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What Are These Blue Splotches on Mars?

posted: 06/02/15
by: Discovery.com Staff
The effect of the winds of Mars
ESA/DLR/FU Berlin

Satellite imagery from the Red Planet reveals an unexpected topographical feature: seemingly blue pools of blue liquid, situated defiantly in stark contrast to the dusty red surface of Mars.

However, all is not as it seems. According to astronomers from the European Space Agency, whose Mars Express orbiter captured the photograph, the blue splotches are nothing out of the ordinary. The patches depict basalt-rich sediment buildups, blown across the planet by Mars' blustery winds.

The ESA explains that these blusters have a dramatic impact on the topography of Mars:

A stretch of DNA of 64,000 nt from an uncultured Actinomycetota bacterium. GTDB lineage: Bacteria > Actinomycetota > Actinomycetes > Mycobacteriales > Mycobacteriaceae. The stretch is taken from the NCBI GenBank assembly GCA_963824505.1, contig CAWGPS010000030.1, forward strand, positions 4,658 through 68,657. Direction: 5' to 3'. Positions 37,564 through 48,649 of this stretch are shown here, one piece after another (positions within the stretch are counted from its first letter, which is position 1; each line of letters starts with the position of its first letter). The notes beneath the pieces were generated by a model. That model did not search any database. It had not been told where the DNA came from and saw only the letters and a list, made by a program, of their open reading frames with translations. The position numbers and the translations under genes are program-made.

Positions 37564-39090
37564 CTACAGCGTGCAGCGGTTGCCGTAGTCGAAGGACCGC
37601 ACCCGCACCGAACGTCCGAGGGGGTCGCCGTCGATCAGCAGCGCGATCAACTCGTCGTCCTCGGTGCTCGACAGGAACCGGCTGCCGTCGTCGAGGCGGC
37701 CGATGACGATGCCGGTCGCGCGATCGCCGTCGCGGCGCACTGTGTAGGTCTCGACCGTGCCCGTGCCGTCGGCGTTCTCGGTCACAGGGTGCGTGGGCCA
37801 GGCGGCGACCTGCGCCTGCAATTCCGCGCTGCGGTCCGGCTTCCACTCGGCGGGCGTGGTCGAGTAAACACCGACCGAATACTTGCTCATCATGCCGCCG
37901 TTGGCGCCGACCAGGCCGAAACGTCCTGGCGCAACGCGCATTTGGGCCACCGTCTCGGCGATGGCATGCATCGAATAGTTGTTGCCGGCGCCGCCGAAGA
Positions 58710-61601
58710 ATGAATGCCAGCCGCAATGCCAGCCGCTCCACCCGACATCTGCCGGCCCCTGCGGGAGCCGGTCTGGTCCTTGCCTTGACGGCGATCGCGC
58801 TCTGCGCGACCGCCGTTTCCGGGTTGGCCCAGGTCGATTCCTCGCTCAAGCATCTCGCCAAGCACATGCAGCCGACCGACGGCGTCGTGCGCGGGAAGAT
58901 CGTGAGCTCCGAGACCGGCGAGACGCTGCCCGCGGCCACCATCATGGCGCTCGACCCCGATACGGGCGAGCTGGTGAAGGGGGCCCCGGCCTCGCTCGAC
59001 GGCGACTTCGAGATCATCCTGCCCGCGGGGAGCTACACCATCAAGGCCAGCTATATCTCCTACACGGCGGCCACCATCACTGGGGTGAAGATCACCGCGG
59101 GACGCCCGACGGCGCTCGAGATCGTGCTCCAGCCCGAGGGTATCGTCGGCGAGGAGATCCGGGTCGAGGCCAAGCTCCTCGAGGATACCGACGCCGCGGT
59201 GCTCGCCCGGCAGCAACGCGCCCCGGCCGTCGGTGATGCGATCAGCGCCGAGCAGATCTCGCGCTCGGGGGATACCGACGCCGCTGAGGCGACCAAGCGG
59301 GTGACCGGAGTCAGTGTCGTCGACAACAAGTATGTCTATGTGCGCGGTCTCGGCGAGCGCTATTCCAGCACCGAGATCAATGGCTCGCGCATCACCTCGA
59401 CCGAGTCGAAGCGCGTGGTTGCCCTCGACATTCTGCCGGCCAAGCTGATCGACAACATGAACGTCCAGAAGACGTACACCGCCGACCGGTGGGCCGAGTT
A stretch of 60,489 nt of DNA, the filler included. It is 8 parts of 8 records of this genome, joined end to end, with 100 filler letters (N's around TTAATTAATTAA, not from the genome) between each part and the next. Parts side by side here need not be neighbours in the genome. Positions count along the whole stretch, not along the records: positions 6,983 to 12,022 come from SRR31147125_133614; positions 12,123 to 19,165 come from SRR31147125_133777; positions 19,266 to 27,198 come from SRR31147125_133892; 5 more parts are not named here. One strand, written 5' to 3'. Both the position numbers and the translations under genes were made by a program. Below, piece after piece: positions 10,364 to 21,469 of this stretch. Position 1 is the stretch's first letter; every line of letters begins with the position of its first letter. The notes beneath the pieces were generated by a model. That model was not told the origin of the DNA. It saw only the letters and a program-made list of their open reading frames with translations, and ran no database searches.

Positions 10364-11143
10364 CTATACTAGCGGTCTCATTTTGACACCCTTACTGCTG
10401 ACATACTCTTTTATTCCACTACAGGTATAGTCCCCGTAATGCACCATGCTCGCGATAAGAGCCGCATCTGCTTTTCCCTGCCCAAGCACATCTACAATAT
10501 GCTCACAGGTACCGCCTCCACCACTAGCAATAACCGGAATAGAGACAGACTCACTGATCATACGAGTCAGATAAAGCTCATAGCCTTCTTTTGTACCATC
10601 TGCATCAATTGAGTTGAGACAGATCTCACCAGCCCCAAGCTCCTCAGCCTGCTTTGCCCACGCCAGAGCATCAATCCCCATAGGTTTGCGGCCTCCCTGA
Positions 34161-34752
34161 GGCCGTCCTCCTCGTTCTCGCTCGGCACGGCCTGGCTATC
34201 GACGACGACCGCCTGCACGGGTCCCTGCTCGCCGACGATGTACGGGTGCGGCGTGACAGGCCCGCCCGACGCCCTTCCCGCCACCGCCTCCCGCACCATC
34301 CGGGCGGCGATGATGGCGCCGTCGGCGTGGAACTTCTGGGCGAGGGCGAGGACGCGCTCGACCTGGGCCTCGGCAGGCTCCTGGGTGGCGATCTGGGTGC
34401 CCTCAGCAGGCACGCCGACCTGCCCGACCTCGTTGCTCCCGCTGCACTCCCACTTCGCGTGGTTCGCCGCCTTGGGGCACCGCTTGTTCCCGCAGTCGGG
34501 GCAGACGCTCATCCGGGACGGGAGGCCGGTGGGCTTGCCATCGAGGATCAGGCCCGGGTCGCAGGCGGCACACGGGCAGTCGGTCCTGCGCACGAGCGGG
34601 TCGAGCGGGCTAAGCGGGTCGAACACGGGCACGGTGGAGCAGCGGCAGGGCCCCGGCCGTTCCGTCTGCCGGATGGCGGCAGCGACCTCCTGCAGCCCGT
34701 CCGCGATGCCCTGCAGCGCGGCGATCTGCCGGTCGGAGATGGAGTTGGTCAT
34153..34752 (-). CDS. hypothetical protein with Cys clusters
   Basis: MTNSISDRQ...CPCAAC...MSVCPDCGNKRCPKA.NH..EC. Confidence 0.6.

Strong winds whip dust and sand from the surface into a frenzy, moving it across the planet at high speeds. These winds can hit 100 km/h, enough to create giant dust storms that settle across huge swathes of Mars, lasting for many days or even weeks. As these winds travel they carve their surroundings, eroding and smoothing and gradually wearing away the planet's surface features over millions of years.

Click here to learn more from the European Space Agency

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